Most people experience an eye screening as their first introduction to eye care, whether during school or at the DMV. An eye screening is basically a test to determine if you can see 20/20. While an eye screening is a great way to determine a need for a prescription, it is not in any way determining the health of your eyes. Even if you can pass an eye screening and see 20/20, you should still have an annual eye exam to check the health of your eyes.
At iCare Family Vision, we do more than just determine your glasses and contacts prescription during an eye exam. By providing early detection of health issues, your eye doctor is often the first line of defense against chronic diseases such as high blood pressure and diabetes. Many eye and vision problems have no obvious signs or symptoms, and you may be completely unaware of them.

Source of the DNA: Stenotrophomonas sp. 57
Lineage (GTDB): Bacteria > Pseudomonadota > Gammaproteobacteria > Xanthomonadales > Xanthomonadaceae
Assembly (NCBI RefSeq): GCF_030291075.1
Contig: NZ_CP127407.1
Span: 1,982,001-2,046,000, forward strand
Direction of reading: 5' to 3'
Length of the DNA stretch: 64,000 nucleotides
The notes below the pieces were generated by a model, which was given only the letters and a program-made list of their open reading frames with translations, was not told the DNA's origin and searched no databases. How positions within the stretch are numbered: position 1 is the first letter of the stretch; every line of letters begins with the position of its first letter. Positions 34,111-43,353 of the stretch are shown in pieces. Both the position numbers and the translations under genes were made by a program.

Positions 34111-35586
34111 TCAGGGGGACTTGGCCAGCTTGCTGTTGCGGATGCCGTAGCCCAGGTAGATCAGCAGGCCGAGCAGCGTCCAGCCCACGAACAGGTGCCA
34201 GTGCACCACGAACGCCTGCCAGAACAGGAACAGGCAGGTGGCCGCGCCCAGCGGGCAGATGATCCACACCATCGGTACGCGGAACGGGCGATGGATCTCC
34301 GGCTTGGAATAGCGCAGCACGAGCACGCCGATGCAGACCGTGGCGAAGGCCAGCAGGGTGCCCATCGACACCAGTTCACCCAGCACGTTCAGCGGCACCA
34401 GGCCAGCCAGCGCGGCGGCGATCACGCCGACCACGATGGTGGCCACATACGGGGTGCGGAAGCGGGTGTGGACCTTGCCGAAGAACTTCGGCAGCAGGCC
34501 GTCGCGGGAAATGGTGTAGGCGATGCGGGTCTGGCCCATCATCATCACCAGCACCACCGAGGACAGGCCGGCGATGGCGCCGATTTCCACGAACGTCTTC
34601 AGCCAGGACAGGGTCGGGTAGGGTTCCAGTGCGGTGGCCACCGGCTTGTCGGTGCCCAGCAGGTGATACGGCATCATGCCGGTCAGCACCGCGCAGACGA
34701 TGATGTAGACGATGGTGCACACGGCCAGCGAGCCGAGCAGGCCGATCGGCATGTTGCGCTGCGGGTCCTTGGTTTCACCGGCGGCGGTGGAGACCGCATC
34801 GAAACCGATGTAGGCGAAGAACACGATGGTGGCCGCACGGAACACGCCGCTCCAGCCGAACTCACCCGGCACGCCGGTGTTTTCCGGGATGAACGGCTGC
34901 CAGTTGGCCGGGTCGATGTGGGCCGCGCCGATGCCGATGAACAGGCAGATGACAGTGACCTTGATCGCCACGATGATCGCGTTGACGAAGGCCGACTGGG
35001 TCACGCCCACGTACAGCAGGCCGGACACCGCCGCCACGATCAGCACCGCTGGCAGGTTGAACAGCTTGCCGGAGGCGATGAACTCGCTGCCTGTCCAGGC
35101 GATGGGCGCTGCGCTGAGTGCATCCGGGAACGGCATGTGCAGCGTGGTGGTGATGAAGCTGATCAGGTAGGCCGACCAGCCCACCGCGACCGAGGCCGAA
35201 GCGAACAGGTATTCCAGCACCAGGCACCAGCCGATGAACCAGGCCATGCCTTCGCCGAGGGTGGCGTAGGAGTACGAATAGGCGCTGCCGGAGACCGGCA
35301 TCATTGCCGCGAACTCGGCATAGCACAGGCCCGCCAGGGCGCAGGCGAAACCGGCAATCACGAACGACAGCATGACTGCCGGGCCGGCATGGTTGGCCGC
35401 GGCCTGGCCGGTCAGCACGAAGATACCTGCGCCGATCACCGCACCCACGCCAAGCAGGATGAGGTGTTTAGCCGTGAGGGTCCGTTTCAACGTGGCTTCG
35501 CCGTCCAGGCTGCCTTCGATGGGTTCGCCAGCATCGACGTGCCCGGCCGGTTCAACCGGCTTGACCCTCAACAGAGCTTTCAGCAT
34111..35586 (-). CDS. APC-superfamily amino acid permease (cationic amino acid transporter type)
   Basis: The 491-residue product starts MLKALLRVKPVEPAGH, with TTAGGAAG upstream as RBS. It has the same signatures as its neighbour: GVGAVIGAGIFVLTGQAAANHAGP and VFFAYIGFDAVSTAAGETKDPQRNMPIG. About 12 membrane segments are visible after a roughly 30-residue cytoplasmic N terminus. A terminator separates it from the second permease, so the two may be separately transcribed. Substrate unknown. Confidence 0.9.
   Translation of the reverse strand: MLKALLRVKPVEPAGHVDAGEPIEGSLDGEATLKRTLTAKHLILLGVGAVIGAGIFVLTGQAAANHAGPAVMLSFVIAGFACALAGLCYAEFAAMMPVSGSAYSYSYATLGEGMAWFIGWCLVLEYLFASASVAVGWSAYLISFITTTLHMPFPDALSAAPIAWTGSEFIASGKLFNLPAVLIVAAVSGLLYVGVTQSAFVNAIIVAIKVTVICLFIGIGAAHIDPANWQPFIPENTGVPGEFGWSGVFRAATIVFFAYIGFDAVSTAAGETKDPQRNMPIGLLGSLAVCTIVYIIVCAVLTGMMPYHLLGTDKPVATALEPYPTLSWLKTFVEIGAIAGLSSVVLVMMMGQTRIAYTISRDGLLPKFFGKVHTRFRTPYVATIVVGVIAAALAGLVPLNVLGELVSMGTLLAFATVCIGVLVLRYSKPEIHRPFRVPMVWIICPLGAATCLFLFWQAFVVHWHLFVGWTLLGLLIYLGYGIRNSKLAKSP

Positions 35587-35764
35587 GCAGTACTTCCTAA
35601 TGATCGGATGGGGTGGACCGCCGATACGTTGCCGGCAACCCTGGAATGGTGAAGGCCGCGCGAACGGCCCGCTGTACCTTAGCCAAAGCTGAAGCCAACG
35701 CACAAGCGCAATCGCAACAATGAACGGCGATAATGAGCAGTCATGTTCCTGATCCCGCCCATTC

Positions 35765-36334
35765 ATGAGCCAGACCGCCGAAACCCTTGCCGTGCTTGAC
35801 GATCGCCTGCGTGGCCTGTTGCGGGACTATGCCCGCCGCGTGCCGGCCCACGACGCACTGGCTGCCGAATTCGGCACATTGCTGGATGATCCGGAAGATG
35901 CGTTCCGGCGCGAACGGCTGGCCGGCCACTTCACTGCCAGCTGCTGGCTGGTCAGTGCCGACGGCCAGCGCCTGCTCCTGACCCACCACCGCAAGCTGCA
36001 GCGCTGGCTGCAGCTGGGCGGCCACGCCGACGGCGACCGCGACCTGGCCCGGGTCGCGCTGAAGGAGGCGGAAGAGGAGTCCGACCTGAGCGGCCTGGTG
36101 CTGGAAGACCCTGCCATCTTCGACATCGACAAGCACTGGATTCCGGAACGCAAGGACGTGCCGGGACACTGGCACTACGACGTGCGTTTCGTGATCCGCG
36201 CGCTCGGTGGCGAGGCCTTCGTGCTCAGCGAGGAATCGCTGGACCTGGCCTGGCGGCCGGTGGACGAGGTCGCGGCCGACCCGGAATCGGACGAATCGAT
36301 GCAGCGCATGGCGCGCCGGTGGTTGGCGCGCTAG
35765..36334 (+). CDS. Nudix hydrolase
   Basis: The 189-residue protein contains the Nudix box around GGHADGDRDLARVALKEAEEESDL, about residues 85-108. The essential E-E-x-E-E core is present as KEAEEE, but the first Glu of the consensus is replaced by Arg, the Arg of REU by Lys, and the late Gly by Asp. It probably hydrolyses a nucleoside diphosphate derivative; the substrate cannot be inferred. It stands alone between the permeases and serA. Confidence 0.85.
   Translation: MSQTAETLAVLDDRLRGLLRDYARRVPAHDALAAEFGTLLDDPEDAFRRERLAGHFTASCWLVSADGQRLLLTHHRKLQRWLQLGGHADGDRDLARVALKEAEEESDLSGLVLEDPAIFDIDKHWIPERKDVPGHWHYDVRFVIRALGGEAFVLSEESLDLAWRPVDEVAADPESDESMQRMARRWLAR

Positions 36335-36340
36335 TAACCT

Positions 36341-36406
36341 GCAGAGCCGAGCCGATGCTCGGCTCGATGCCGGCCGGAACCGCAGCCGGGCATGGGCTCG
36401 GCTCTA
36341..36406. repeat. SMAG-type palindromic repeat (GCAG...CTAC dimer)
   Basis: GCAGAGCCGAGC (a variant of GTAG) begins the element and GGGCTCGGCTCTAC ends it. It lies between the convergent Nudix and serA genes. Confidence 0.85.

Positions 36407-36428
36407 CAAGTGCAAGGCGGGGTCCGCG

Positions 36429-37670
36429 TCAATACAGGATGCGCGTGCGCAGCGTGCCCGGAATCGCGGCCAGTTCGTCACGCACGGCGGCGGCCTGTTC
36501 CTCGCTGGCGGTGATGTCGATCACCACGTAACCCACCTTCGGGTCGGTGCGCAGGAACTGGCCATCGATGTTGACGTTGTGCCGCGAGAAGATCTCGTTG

Only a small percentage of your time during an eye exam is actually spent determining your prescription. The majority of the testing time in an eye exam is devoted to tests such as visual field, tonometry, retinal evaluation, slit lamp, etc.
These tests are just a few of the ways that your eye doctor can check your overall health and well being:
- Eye diseases: glaucoma, diabetic retinopathy, etc.
- Refractive error: farsightedness, nearsightedness, astigmatism, presbyopia
- Other diseases: high blood pressure, high cholesterol
- Amblyopia, strabismus, and focusing problems
Treatment plans following your eye exam can include a prescription for glasses or contact lenses to correct refractive errors, vision therapy, medical treatment for eye disease and in some cases your eye doctor may also recommend that you take vitamins or supplements to maintain good eye health or to help alleviate specific problems like dry eyes.
In the end, regular eye exams are important for seeing more clearly, early detection of health issues, and preserving your vision for life.
Schedule your annual eye exam today at iCare Family Vision.